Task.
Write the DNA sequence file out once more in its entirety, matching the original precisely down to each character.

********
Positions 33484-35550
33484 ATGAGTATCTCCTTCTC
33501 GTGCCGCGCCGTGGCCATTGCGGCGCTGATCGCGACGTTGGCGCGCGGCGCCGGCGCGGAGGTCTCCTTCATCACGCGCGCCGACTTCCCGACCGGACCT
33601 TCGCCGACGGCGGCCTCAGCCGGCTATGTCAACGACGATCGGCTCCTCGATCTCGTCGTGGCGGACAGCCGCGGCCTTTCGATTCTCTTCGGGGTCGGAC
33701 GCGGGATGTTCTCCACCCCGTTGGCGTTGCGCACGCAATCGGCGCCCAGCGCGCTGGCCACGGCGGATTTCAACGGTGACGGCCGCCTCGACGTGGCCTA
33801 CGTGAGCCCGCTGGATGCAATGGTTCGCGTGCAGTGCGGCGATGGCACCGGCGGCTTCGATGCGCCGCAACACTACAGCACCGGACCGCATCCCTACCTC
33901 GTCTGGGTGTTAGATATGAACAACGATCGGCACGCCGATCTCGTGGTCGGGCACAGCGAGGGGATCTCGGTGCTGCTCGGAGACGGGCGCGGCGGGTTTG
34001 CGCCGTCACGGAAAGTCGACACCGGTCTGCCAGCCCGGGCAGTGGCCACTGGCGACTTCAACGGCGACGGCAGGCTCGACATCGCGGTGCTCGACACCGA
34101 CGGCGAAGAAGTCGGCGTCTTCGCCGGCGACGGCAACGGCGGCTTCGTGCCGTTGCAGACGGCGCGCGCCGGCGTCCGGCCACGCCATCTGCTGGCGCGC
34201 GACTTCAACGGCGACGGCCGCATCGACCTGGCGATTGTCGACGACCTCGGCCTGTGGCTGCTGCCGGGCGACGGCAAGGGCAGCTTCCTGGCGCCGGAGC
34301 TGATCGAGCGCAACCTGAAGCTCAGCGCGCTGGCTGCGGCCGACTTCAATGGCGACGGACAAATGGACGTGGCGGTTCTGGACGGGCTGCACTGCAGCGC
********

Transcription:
Positions 33484-35550
33484 ATGAGTATCTCCTTCTC
33501 GTGCCGCGCCGTGGCCATTGCGGCGCTGATCGCGACGTTGGCGCGCGGCGCCGGCGCGGAGGTCTCCTTCATCACGCGCGCCGACTTCCCGACCGGACCT
33601 TCGCCGACGGCGGCCTCAGCCGGCTATGTCAACGACGATCGGCTCCTCGATCTCGTCGTGGCGGACAGCCGCGGCCTTTCGATTCTCTTCGGGGTCGGAC
33701 GCGGGATGTTCTCCACCCCGTTGGCGTTGCGCACGCAATCGGCGCCCAGCGCGCTGGCCACGGCGGATTTCAACGGTGACGGCCGCCTCGACGTGGCCTA
33801 CGTGAGCCCGCTGGATGCAATGGTTCGCGTGCAGTGCGGCGATGGCACCGGCGGCTTCGATGCGCCGCAACACTACAGCACCGGACCGCATCCCTACCTC
33901 GTCTGGGTGTTAGATATGAACAACGATCGGCACGCCGATCTCGTGGTCGGGCACAGCGAGGGGATCTCGGTGCTGCTCGGAGACGGGCGCGGCGGGTTTG
34001 CGCCGTCACGGAAAGTCGACACCGGTCTGCCAGCCCGGGCAGTGGCCACTGGCGACTTCAACGGCGACGGCAGGCTCGACATCGCGGTGCTCGACACCGA
34101 CGGCGAAGAAGTCGGCGTCTTCGCCGGCGACGGCAACGGCGGCTTCGTGCCGTTGCAGACGGCGCGCGCCGGCGTCCGGCCACGCCATCTGCTGGCGCGC
34201 GACTTCAACGGCGACGGCCGCATCGACCTGGCGATTGTCGACGACCTCGGCCTGTGGCTGCTGCCGGGCGACGGCAAGGGCAGCTTCCTGGCGCCGGAGC
34301 TGATCGAGCGCAACCTGAAGCTCAGCGCGCTGGCTGCGGCCGACTTCAATGGCGACGGACAAATGGACGTGGCGGTTCTGGACGGGCTGCACTGCAGCGC